There's no question about it: Portland, Oregon, is AMERICAN HIP FAMILY CENTRAL. Oh, yes it is. Out-hips Seattle, New York City,San Francisco, Los Angeles. The cool-per-capita here is NOTICEABLE. I have never seen more hipster/hippie folks in one's like everywhere you turn, there's a a couple or a family dressed in bohemian/vintage/ironic chic, doing awesome stuff. It's possible that male facial hair may be mandatory in the Portland city limits, from disaffected day-stubble to Fleet Foxes/Amish beardage. Women sport razory rock grrl hair of all colors and bold highlight dimensions, carefully-chosen vintage clothes with stompy boots. Skinny jeans and tats for all. Babies and kids in one-of-a-kind whimsy knitwear, soft suede booties from Germany, band shirts, pattern mismatches.

I loved it, of course. And I love a place that sponsors cool things for families to do, like You Who, a monthly kids' rock variety show. When I heard that one of my bestest favoritest bands in the whole wide WORLD would be playing a You Who show -- THE DANDY WARHOLS --it was a great reason to hop on the freeway and head down to Portland with the family for the long Memorial Day weekend. I mean, how could I miss a Dandies show played for kids, with the setlist chosen by the young daughter of bandmember Zia McCabe, played in an old converted schoolhouse? Come on! MissSeven is a fan as well; she likes to sing along to "Plan A" and "We Used To Be Friends."

The Kennedy School is AMAZING and totally unique. From the website:
Since its 1915 opening, this historic elementary school has been a beloved fixture of its Northeast Portland neighborhood. McMenamins renovated the once-abandoned scholastic gem and turned it into Portland's most unique hotel. Here you'll find 35 comfy guestrooms fashioned from former classrooms (complete with original chalkboards and cloakrooms, private baths and telephones), a restaurant, multiple small bars, a movie theater, soaking pool, gift shop and a brewery (just wait until the principal hears about this!). Extensive original artwork and historical photographs cover the walls, ceilings, doorways and hallways.
It really was something just to walk around and look at. The mosaic artwork, the big tall windows and dark warm woodwork and long halls and old photographs of former Kennedy schoolkids was funky-beautiful and I would recommend any travelers to the area to check it out.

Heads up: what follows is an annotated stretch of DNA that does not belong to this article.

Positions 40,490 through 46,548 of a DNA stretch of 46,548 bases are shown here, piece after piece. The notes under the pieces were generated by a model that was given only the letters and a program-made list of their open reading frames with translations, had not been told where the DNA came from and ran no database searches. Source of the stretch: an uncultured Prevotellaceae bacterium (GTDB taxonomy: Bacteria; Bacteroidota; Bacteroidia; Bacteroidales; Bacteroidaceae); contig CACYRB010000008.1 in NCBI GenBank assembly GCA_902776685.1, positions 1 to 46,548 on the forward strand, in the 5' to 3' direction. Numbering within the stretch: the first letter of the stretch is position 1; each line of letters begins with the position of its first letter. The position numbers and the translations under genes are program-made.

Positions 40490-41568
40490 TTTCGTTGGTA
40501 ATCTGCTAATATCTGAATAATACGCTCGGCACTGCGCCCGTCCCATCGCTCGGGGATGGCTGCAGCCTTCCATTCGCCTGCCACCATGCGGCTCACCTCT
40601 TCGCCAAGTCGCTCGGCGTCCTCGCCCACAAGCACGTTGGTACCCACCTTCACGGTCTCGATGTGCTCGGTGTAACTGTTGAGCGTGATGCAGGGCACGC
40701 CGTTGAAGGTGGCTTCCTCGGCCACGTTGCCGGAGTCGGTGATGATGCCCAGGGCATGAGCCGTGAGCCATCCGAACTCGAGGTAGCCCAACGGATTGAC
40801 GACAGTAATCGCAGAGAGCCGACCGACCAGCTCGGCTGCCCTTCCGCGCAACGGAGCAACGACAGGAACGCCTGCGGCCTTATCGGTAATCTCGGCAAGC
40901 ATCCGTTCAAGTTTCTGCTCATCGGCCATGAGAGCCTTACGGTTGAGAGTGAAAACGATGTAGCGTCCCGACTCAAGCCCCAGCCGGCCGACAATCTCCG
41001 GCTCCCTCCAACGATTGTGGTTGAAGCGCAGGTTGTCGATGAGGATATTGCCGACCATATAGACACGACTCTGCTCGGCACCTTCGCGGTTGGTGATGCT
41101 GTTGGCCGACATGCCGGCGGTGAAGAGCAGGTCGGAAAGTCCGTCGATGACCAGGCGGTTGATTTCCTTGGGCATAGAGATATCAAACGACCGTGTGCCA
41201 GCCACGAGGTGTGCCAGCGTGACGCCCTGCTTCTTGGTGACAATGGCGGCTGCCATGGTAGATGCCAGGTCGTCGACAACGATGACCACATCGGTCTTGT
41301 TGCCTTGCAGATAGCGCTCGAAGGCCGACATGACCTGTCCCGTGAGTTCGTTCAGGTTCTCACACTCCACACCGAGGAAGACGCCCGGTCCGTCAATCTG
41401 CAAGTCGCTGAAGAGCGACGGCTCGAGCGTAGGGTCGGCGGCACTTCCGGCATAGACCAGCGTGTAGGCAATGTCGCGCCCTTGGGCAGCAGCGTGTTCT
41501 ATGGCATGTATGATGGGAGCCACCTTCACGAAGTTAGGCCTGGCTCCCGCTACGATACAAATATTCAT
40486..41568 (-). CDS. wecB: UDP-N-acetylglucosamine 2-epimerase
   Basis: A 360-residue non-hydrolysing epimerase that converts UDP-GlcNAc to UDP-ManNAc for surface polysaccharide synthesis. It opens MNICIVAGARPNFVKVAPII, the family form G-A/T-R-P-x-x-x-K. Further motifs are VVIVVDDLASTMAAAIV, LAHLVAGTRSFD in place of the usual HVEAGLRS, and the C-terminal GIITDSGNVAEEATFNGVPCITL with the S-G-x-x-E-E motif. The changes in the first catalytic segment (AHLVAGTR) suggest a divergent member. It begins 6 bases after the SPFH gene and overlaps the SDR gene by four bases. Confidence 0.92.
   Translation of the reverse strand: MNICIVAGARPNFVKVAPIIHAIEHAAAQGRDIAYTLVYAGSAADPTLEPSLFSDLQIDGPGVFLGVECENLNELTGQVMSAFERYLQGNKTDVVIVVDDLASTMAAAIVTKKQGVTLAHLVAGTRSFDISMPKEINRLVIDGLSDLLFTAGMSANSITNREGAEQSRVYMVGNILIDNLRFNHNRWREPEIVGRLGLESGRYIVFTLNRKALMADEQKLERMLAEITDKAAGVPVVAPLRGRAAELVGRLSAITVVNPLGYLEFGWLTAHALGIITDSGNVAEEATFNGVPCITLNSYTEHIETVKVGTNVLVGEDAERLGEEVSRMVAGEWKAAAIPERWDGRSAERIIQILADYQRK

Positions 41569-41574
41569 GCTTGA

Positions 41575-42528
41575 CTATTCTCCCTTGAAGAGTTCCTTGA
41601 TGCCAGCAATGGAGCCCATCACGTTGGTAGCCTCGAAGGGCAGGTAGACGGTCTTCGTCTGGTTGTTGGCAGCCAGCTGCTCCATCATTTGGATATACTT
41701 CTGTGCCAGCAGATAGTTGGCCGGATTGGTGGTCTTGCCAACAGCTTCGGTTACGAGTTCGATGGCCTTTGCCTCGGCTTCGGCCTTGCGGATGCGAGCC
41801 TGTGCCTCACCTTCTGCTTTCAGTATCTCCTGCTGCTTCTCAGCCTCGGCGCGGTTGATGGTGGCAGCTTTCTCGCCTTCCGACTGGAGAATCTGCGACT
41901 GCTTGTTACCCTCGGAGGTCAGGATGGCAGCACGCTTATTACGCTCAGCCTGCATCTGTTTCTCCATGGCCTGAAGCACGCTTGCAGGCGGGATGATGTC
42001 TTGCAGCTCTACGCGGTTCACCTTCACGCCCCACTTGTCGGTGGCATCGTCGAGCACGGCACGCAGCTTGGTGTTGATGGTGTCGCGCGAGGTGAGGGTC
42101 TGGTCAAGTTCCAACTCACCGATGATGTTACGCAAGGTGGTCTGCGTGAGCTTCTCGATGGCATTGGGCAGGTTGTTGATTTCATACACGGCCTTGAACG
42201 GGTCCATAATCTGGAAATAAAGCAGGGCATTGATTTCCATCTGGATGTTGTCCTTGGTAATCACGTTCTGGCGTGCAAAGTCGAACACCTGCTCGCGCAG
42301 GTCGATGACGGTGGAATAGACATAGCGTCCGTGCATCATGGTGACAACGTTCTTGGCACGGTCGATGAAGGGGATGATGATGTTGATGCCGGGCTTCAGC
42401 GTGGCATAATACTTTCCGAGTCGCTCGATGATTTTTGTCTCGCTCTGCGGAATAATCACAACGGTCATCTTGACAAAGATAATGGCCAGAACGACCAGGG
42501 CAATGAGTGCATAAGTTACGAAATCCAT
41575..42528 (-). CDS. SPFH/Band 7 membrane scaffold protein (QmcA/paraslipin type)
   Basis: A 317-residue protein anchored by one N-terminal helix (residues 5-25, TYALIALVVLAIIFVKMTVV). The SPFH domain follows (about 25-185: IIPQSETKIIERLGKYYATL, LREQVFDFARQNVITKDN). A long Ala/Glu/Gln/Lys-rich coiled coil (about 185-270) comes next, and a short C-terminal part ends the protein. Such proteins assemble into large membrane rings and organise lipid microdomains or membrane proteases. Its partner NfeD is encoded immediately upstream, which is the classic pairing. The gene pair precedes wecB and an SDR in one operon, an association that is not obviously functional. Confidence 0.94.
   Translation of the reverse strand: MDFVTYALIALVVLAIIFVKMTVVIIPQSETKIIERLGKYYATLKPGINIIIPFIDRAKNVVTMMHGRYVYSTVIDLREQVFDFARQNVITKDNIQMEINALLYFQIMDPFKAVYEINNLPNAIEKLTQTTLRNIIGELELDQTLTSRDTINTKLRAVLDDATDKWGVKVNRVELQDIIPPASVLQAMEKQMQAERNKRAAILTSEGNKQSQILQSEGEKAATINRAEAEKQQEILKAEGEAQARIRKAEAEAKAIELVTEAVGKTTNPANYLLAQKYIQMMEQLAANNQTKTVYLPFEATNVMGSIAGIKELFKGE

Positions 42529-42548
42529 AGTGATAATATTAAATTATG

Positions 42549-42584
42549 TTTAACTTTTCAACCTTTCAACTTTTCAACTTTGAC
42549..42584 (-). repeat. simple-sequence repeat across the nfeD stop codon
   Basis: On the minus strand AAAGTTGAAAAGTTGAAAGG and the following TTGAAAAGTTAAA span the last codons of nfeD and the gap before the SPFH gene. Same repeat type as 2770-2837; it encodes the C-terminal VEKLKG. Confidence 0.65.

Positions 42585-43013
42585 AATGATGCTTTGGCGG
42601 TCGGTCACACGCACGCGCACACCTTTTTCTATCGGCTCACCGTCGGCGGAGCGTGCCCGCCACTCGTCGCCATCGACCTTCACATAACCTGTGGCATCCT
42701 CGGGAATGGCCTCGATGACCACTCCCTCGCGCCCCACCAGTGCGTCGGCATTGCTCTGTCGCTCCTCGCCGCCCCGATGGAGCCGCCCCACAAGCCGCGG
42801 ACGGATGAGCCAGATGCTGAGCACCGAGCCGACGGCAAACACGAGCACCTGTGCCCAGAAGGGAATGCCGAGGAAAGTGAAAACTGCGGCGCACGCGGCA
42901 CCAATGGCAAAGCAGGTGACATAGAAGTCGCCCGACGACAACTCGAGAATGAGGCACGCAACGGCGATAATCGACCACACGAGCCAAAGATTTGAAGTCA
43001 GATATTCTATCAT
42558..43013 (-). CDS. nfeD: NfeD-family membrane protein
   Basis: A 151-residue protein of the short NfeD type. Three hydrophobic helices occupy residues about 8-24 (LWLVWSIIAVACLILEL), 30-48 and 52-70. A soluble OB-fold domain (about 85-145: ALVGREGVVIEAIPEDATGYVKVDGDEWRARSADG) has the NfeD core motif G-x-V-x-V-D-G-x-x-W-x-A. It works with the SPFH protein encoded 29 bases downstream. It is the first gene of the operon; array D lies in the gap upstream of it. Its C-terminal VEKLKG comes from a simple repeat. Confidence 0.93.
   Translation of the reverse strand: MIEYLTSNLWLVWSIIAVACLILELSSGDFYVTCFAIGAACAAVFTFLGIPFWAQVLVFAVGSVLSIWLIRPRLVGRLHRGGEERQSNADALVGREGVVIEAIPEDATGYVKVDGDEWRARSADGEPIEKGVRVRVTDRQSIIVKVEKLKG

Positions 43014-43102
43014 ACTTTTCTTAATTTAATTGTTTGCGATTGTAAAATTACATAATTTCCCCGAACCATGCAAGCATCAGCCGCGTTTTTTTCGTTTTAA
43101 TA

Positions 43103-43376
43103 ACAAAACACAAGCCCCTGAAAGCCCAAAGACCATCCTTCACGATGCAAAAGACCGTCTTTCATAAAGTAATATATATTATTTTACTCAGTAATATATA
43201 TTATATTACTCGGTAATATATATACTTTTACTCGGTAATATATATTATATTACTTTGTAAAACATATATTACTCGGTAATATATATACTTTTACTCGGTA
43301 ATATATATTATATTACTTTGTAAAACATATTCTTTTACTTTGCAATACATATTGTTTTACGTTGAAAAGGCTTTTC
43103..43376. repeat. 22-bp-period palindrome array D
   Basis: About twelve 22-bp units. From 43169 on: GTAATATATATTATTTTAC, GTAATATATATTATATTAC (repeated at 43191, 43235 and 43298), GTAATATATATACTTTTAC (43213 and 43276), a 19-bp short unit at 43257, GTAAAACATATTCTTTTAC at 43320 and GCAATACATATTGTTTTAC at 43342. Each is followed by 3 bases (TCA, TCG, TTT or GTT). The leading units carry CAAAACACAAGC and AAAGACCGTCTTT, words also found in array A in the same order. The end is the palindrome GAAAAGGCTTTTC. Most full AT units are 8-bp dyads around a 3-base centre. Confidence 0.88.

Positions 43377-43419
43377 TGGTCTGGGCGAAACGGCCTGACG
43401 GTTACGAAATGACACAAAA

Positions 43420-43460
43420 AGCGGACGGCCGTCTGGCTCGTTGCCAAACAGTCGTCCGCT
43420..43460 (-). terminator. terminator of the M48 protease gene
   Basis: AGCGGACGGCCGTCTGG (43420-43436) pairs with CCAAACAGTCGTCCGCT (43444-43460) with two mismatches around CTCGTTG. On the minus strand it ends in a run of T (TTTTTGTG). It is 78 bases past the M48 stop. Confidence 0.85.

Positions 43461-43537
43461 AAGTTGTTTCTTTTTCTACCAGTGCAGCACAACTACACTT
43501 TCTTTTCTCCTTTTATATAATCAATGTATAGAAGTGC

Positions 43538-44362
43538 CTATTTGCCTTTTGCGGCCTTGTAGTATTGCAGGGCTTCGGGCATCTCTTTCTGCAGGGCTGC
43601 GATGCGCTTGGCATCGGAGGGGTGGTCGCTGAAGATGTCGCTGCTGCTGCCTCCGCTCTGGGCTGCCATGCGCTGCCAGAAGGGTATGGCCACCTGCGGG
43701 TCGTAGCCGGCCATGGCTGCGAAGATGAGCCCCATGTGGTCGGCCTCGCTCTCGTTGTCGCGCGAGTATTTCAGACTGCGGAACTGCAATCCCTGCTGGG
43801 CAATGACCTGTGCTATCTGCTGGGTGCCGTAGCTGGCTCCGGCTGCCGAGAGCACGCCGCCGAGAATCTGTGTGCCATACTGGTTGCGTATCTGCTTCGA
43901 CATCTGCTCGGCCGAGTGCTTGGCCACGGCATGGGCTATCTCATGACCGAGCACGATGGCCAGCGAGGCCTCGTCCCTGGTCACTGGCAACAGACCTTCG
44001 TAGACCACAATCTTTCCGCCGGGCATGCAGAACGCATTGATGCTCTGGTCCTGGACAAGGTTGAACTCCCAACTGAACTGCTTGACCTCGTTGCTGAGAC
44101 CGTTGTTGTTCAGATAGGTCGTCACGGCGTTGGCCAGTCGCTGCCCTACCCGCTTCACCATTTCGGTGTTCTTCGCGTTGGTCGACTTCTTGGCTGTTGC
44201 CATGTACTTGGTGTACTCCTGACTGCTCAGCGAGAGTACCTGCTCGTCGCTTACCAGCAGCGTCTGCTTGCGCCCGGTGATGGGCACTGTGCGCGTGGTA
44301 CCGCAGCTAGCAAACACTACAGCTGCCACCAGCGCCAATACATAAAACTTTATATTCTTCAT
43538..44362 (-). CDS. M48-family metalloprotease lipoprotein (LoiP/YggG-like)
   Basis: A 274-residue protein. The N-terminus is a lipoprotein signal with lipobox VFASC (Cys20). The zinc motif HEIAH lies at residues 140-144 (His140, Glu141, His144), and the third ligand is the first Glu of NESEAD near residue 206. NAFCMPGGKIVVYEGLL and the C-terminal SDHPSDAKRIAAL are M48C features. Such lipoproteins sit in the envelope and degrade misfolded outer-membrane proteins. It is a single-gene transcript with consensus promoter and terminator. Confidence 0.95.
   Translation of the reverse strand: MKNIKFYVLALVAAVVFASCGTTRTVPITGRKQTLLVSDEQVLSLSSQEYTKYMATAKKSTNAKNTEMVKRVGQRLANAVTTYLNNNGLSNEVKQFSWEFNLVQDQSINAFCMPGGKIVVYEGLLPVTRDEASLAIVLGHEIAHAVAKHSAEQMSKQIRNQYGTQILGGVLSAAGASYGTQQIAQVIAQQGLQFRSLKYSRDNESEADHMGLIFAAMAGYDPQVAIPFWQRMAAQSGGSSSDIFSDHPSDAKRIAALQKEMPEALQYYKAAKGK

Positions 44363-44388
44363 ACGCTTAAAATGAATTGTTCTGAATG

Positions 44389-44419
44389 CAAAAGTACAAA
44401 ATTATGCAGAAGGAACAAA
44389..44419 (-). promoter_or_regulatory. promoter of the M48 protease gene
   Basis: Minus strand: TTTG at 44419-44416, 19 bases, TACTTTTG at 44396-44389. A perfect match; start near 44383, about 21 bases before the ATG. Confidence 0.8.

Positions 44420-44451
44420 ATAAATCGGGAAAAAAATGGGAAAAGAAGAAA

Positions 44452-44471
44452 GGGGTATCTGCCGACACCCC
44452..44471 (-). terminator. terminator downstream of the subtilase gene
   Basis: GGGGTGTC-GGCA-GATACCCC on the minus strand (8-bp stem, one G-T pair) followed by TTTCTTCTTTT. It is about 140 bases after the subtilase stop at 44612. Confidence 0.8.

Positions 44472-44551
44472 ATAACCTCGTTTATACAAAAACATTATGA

Around noon we joined the line of INCREDIBLY COOL FAMILIES (and a few die-hard rock stragglers without kids) and entered the big old school auditorium, which maybe was once also the gym, I am guessing. Huge folk-art style murals lined the walls with comfy fat chairs around the perimeter of the room. Babies and toddlers and preschoolers were everywhere, including Zia's daughter Matilda (in a tiny red Dandy Warhols shirt) and Dandy frontman Courtney Taylor's new baby son in a car carrier. For as many kiddies as there were, the vibe was happy and mellow, as the very tall and furry You Who owls came out to dance with the little ones pre-show to the cool East Indian beats of DJ Anjali. Several boys around the age of two or three were attempting major b-boy moves, and many of the children came in costumes, from superheroes to princesses to HIPPEST BABY EVER. Miss Seven and Mr12 watched the crowd in some awe, not exactly sure what to expect. Funky Kennedy School in Portland was a LONG ASS WAY from their last concert experience, Vampire Weekend at the prim and proper DAR Constitution Hall in Washington, D.C. Ha ha! It's fun to MESS WITH THEIR MINDS.

The show began with host Aaron Ross doing a Pee-Wee Herman-ish thing -- sort of the wide-eyed friendly guileless guy, which was sweet. Nothing tougher than working with kids and animals, and he did a nice job with both (if you count the giant owls).

Ivy Ross was out first with a short alphabet song, aided by some of the older kid audience members. The owls really do have some fine dance moves, I must say.

The Cardboard Songsters did a very cute number with large walking cardboard animals. I liked these animals a great deal and would display them proudly in my home.

Y La Bamba was next with a couple of sharp Latin-flavored songs with multi-players of many percussions. The lovely female singer had the best shag haircut I have ever seen, shooing Florence Henderson's RIGHT OUT.

Hip hop man of the hour Vursatyl came out with his three daughters and totally energized the crowd.

The cartoon inserts were TRIPPY.

I don't know who this was, but she sang in a high voice and a toddler kept knocking the mic stand into her mouth. Other toddlers were amused.

And then, at last...make some noise for the THE DANDY WARHOLS! Watch the kids go nuts when the bubble machine starts, and the band just keeps humming along. YAY!

The ten-song set went very well, with no major meltdowns, preschool stage diving, or projectile milk-vomiting. That I saw. Here's "Solid."

Mr12, feeling his old age in the crowd, moseyed back to a comfy chair, and MissSeven stood in front of me, tilting her head up and back to smile at me often. I imagined, or tried to anyway, how these little ones were experiencing the show, how loud and glorious and strange and colorful it all must seem to new eyes. (And no, it wasn't too loud, you finger-wagger types.)

Zia ended the show with an acapella version of "The Tattoo Song." Her voice sounded so pure and sweet, and it was a perfect ending to a great concert. You can see the rest of the Dandies' set here.